Use of Shock Therapy Denied by U.S. Court of Appeals

For several years we have followed and supported advocacy efforts at the federal level to ban the use of electric shock therapy. We were pleased that in 2020 the Food and Drug Administration finalized a rule banning the use of electrical stimulation devices (EDSs) for self-injurious or aggressive behaviors. The FDA banned the use of such devices citing the substantial and unreasonable risk of illness or injury that the device causes to the individuals they are used on. The Judge Rotenberg Educational Center – the only institution known to still use (and make) the devices – challenged the rule in court on the grounds that the FDA exceeded their authority in issuing the ban. In a 2-1 decision the U.S. Court of Appeals for the D.C. Circuit overturned the ban concluding that the device (EDS) was a medical device, and the FDA does not have the authority to issue the ban that interferes with the practice of medicine.  Disability advocates across the U.S. are deeply troubled by the court’s decision and asked the court for reconsideration which was ultimately denied.

The opinion can be found here:$file/20-1087-1905079.pdf

I am taking the opportunity to republish Autistic Self Advocacy Network’s statement because it truly conveys our dismay regarding the decision of the lawsuit and the dismal of the appeal for reconsideration. We will continue to advocate to have the ban reinstated and we urge everyone to reach out to the ASAN to see how you can become involved in advocating for the ban to be reinstated.

ASAN Statement on DC Circuit’s Denial of Rehearing in Judge Rotenberg Center Case

December 6, 2021

Today, ASAN learned that the DC Circuit Court refused to reconsider a court ruling that allows the Judge Rotenberg Center to continue using skin shocks on disabled people. ASAN is outraged at the DC Circuit’s decision. ASAN calls on the FDA to do whatever it takes to reinstate a ban by immediately reintroducing a new rule that would address the court’s concerns while effectively banning these devices. The disability community has fought for decades against this torture – enough is enough.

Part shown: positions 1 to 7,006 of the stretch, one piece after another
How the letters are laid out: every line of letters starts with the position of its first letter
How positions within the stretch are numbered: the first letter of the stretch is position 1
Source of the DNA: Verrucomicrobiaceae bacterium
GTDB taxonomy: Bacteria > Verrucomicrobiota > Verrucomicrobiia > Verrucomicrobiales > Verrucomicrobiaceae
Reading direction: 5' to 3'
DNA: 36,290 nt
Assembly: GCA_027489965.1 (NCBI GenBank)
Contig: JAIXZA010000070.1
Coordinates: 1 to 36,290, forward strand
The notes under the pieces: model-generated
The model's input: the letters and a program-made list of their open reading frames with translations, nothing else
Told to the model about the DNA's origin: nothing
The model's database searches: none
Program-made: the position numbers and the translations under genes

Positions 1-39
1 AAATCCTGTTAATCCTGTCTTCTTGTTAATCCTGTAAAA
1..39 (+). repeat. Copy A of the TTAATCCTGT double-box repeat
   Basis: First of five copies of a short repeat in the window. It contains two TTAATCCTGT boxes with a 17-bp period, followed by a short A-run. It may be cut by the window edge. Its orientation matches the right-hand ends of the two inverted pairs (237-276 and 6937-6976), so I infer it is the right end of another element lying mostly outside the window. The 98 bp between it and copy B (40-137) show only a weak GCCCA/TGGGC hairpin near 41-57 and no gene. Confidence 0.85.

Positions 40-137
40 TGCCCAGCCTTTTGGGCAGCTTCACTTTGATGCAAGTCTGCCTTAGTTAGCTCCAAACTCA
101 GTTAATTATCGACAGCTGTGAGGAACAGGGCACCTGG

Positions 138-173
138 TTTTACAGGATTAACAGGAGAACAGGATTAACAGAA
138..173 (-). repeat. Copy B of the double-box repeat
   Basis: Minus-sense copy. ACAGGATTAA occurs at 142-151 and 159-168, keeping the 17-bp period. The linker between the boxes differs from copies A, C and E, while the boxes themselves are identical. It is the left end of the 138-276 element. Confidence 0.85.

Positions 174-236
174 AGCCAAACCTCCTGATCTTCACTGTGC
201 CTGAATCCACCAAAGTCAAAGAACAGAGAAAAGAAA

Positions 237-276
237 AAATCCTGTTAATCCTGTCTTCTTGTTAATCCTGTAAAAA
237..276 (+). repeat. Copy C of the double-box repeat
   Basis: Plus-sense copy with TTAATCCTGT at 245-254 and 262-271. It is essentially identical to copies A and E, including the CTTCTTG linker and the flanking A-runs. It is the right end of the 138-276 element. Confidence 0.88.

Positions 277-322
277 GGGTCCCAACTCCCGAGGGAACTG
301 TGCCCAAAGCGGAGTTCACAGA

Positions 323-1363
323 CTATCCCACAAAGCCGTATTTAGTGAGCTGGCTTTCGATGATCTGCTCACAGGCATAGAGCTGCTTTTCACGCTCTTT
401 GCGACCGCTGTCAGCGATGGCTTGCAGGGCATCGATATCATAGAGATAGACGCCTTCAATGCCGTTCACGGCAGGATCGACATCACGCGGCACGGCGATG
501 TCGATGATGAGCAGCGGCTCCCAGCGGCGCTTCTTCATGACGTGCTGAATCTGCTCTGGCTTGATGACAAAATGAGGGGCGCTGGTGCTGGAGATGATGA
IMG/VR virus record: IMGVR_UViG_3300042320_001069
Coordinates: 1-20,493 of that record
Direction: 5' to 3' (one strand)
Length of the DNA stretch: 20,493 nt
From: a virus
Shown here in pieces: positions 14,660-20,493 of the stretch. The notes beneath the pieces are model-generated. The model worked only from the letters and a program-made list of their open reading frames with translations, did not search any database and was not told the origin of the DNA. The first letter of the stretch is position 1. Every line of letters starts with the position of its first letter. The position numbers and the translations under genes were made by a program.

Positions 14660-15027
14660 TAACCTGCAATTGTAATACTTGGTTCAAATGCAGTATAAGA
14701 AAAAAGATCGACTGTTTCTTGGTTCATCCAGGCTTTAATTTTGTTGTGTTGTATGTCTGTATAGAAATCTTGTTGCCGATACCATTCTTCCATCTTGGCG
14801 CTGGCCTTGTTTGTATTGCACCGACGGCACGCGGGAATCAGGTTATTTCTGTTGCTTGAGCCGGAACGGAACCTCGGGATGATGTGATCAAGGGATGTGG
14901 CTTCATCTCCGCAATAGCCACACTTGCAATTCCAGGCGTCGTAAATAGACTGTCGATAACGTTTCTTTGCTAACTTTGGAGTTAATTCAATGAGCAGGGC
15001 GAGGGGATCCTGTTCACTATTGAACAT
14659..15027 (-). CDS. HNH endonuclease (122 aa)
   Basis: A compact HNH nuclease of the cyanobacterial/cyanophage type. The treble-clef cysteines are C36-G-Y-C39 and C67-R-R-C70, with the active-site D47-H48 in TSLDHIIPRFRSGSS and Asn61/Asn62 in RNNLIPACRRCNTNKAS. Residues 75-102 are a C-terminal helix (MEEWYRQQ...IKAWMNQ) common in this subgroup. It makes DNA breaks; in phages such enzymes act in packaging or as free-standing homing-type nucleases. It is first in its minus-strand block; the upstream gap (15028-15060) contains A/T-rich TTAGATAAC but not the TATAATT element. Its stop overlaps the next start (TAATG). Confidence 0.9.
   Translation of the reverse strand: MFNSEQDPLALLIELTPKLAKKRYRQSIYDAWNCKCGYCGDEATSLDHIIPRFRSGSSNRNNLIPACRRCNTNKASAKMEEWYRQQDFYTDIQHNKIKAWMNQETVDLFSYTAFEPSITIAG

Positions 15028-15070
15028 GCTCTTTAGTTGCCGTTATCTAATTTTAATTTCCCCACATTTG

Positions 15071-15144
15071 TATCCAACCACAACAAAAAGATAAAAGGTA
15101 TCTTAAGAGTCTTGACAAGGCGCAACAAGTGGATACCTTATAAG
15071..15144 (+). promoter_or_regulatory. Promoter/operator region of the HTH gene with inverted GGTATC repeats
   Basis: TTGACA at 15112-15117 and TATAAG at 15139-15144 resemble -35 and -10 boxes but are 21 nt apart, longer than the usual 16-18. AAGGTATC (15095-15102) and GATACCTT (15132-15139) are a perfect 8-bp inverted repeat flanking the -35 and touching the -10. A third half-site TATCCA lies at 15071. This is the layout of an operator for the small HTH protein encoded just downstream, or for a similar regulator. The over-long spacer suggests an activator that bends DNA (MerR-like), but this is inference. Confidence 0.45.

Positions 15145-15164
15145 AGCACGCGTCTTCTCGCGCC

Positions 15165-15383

In 2020, the Food and Drug Administration (FDA) banned the use of skin shock devices on people with disabilities – a practice that the United Nations has recognized as torture. The ban was supported by decades of advocacy and extensive research. The Judge Rotenberg Center sued in order to keep using the devices. The case went before three judges on the DC Circuit Court of Appeals. Two out of those three judges sided with the Judge Rotenberg Center, striking down the ban. As a result, the Judge Rotenberg Center can continue subjecting disabled people to painful electric shocks on a daily basis. The FDA asked for a chance to argue its case before all of the judges on the DC Circuit, instead of just three. This is called a rehearing en banc. But the DC Circuit has said that it would not allow a rehearing en banc

The DC Circuit’s decision was based on the fact that the FDA banned some uses of shock devices but not others. The FDA said that shocks could not be used on disabled people, but that devices people chose to use to stop smoking were okay. The DC Circuit said that the FDA could not decide how a device could or couldn’t be used. 

The FDA should immediately issue a new rule that addresses the court’s ruling. The rule will have to ban all uses of skin shock devices like the ones used at the Judge Rotenberg Center. The devices used at the Judge Rotenberg Center are very different from devices used for other purposes, so this should be easy for the FDA to do. 

We call on the FDA to take immediate action to make sure that a new rule can go into effect as soon as possible. Disabled children and adults are being tortured every day. They cannot afford to wait any longer.

Our community has fought long and hard to end the Judge Rotenberg Center’s torture of disabled people. ASAN will continue to collaborate with state and federal policymakers, including the FDA, to end all forms of abuse against disabled people. We will not rest until no disabled person is subjected to torture in the name of “treatment.”

For more information, contact Sam Crane, ASAN’s Legal Director, at




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